Aims: To evaluate the association between the C-reactive protein (CRP)/albumin (ALB) ratio and survival in dogs with acute pancreatitis and its use as a prognostic marker for survival. Methods: Medical records of a veterinary referral hospital in Italy were retrospectively searched for dogs that were admitted with acute pancreatitis between January 2015 and April 2019, in which the concentrations of CRP and ALB in serum were measured at admission. The CRP/ALB ratio was calculated and the time between admission and discharge or death was recorded. Mortality rates overall and for dogs that died within 2 days of admission were calculated. A univariable Cox proportional hazard model was used to assess the relationship between survival time and CRP/ALB ratio. Results: Seventy-one dogs were included in the study. Of these, 19 died within 2 days of presentation; an early mortality rate of 26.8%, while 27 died before discharge for an overall mortality rated of 38%. Dogs with higher CRP/ALB ratio had a significantly greater mortality rate than dogs with lower CRP/ALB ratio: for every 1-unit increase in CRP/ALB ratio, the hazard of death over the study period increased by 130% (hazard ratio = 2.34; 95% CI = 1.53–3.58; p < 0.001). The optimal CRP/ALB ratio cut-off point for predicting mortality was 0.56, with a sensitivity and specificity of 88.9% and 68.2%, respectively (AUC = 0.82; p < 0.001). Conclusions: As in humans, the CRP/ALB ratio, may be a promising, though not particularly specific, prognostic marker for increased risk of death in dogs with acute pancreatitis. Abbreviations: ALB: Albumin; CRP: C-reactive protein; HR: Hazard ratio; ROC: Receiver operating characteristic.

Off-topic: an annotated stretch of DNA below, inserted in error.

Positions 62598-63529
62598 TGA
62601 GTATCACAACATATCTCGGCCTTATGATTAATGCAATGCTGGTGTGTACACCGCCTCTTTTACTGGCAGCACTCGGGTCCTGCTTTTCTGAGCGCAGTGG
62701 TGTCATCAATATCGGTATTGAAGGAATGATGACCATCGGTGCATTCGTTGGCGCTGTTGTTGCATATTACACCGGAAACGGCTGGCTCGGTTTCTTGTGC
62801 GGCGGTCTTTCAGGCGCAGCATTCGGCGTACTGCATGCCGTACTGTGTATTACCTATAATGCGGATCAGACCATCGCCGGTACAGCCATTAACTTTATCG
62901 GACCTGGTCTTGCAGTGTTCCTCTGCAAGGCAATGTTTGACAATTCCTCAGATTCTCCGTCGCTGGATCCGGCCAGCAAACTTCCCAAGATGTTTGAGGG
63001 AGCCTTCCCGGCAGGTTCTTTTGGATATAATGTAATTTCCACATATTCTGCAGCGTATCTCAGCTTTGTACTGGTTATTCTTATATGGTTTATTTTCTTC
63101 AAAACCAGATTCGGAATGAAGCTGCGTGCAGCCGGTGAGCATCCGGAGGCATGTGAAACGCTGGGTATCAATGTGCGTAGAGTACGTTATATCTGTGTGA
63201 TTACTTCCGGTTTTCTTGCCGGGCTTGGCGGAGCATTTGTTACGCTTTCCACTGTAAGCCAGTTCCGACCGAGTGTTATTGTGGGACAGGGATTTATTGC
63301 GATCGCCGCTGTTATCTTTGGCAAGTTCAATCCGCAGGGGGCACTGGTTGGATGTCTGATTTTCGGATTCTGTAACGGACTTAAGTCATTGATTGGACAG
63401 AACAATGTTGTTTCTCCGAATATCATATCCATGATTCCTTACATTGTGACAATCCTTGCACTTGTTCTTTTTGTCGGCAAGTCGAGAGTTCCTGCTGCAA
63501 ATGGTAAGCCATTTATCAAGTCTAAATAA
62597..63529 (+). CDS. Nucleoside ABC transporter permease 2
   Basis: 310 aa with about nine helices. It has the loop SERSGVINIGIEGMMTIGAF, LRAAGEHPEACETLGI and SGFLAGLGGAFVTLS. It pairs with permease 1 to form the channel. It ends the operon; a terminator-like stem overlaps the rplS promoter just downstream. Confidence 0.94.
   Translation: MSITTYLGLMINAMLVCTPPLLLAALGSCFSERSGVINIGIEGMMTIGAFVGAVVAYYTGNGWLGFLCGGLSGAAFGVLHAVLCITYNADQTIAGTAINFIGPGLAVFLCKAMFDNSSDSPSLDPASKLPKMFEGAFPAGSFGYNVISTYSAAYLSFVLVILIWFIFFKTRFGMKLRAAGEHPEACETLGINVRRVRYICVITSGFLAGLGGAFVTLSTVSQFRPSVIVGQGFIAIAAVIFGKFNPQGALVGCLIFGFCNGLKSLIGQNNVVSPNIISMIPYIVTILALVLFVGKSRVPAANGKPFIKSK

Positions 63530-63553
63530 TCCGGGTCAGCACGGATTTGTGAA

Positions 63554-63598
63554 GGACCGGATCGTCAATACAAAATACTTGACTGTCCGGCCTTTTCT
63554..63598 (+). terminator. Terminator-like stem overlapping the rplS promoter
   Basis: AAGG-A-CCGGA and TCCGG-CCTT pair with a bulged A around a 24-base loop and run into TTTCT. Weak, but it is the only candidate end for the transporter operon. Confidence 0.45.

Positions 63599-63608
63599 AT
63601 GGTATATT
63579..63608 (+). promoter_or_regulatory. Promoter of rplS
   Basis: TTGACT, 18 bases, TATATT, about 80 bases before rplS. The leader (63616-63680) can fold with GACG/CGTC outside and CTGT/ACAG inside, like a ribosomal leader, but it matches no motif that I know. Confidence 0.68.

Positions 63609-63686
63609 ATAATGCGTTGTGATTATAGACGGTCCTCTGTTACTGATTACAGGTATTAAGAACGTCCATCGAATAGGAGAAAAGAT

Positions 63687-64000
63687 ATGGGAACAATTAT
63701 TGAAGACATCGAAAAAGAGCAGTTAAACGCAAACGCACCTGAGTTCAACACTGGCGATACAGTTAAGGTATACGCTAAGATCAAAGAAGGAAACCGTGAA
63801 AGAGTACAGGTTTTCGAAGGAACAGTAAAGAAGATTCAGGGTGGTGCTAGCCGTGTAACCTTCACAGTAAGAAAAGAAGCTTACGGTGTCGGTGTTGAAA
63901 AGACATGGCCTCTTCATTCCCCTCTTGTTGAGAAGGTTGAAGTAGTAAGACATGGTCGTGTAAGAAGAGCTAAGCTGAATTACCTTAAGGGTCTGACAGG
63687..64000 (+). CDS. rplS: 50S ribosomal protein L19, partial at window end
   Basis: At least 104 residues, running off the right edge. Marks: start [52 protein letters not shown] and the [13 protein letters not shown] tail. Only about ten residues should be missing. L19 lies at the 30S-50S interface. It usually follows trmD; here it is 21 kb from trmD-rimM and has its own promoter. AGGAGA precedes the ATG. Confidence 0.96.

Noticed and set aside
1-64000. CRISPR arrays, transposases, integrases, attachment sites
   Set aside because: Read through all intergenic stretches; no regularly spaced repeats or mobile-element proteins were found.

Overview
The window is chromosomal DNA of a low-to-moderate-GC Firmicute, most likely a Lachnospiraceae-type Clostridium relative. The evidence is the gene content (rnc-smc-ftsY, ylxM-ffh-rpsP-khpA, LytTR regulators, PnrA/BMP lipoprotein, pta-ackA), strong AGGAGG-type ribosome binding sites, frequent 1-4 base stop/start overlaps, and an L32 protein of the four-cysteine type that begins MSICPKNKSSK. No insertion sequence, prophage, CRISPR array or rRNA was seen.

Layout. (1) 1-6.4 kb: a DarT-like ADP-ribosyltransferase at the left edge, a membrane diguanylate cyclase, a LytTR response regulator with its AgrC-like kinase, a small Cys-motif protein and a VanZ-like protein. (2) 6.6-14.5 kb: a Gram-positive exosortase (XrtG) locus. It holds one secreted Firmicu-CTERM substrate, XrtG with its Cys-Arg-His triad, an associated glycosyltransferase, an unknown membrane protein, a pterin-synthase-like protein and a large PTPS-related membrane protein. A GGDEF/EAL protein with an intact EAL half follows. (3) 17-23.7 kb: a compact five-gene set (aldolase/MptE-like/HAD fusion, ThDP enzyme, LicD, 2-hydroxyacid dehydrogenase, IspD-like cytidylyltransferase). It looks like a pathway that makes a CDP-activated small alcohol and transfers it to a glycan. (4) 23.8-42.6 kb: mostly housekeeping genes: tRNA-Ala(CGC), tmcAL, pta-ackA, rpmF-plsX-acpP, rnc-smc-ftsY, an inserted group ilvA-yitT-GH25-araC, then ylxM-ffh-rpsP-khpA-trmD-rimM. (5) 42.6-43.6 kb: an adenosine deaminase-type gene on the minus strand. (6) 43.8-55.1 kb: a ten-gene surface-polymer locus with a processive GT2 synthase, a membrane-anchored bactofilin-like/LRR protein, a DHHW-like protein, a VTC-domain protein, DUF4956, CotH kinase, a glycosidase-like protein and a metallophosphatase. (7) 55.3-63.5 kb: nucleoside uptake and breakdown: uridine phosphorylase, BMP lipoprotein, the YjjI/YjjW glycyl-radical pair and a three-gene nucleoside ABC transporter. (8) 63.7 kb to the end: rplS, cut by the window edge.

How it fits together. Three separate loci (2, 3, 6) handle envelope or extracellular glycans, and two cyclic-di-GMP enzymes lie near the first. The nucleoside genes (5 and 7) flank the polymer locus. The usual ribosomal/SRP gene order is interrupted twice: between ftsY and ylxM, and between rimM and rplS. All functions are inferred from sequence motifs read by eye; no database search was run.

Evaluation of C-reactive protein/albumin ratio and its relationship with survival in dogs with acute pancreatitis

Gori E.
Primo
;
Lippi I.;Marchetti V.
Ultimo
2020-01-01

Abstract

Aims: To evaluate the association between the C-reactive protein (CRP)/albumin (ALB) ratio and survival in dogs with acute pancreatitis and its use as a prognostic marker for survival. Methods: Medical records of a veterinary referral hospital in Italy were retrospectively searched for dogs that were admitted with acute pancreatitis between January 2015 and April 2019, in which the concentrations of CRP and ALB in serum were measured at admission. The CRP/ALB ratio was calculated and the time between admission and discharge or death was recorded. Mortality rates overall and for dogs that died within 2 days of admission were calculated. A univariable Cox proportional hazard model was used to assess the relationship between survival time and CRP/ALB ratio. Results: Seventy-one dogs were included in the study. Of these, 19 died within 2 days of presentation; an early mortality rate of 26.8%, while 27 died before discharge for an overall mortality rated of 38%. Dogs with higher CRP/ALB ratio had a significantly greater mortality rate than dogs with lower CRP/ALB ratio: for every 1-unit increase in CRP/ALB ratio, the hazard of death over the study period increased by 130% (hazard ratio = 2.34; 95% CI = 1.53–3.58; p < 0.001). The optimal CRP/ALB ratio cut-off point for predicting mortality was 0.56, with a sensitivity and specificity of 88.9% and 68.2%, respectively (AUC = 0.82; p < 0.001). Conclusions: As in humans, the CRP/ALB ratio, may be a promising, though not particularly specific, prognostic marker for increased risk of death in dogs with acute pancreatitis. Abbreviations: ALB: Albumin; CRP: C-reactive protein; HR: Hazard ratio; ROC: Receiver operating characteristic.
Gori, E.; Pierini, A.; Lippi, I.; Ceccherini, G.; Perondi, F.; Marchetti, V.
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Utilizza questo identificativo per citare o creare un link a questo documento: https://hdl.handle.net/11568/1052402
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